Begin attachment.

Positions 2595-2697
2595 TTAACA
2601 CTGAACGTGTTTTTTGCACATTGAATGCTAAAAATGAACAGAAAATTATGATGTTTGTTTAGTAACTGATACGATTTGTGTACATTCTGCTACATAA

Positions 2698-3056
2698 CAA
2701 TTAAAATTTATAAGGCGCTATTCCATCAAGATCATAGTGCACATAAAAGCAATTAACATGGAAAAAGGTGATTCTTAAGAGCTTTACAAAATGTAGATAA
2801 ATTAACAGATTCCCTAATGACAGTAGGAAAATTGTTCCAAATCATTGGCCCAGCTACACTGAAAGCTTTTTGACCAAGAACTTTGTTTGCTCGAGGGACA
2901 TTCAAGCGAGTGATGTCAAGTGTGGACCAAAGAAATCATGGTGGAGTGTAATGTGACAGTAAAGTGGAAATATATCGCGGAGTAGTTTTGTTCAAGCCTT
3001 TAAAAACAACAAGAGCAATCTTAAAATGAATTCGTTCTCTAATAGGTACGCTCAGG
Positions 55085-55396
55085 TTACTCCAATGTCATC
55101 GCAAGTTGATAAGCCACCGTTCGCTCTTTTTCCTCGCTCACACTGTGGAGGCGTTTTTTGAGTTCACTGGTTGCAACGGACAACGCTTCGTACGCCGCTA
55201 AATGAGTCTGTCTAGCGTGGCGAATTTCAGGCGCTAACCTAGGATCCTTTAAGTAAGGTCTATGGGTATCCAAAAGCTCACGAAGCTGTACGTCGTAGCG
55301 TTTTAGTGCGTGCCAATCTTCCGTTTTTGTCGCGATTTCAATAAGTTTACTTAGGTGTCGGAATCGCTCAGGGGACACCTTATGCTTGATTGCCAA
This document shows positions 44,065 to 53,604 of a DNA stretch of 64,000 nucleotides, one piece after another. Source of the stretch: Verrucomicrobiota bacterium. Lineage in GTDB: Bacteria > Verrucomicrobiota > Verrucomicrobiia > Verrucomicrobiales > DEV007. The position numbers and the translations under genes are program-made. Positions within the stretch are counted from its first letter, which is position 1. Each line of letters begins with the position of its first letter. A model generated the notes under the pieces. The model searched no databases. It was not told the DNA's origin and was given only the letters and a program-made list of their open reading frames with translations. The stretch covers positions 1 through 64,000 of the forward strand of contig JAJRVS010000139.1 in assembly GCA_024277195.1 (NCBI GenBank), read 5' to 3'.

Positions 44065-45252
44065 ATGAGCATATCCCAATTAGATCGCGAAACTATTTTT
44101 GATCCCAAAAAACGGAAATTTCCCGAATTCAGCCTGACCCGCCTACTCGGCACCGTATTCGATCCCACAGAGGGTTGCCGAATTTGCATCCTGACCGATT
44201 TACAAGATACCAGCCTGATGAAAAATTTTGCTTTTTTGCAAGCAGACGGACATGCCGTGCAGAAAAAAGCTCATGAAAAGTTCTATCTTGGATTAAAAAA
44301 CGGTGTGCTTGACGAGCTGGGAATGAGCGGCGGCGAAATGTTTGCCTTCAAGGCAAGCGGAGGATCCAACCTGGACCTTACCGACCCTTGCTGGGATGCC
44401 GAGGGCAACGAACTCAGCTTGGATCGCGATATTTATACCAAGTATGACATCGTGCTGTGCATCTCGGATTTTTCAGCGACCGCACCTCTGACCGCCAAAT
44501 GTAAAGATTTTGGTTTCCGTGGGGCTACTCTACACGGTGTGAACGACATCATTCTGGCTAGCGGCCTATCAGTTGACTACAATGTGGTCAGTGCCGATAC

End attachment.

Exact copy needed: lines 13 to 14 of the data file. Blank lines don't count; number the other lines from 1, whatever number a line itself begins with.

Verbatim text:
55201 AATGAGTCTGTCTAGCGTGGCGAATTTCAGGCGCTAACCTAGGATCCTTTAAGTAAGGTCTATGGGTATCCAAAAGCTCACGAAGCTGTACGTCGTAGCG
55301 TTTTAGTGCGTGCCAATCTTCCGTTTTTGTCGCGATTTCAATAAGTTTACTTAGGTGTCGGAATCGCTCAGGGGACACCTTATGCTTGATTGCCAA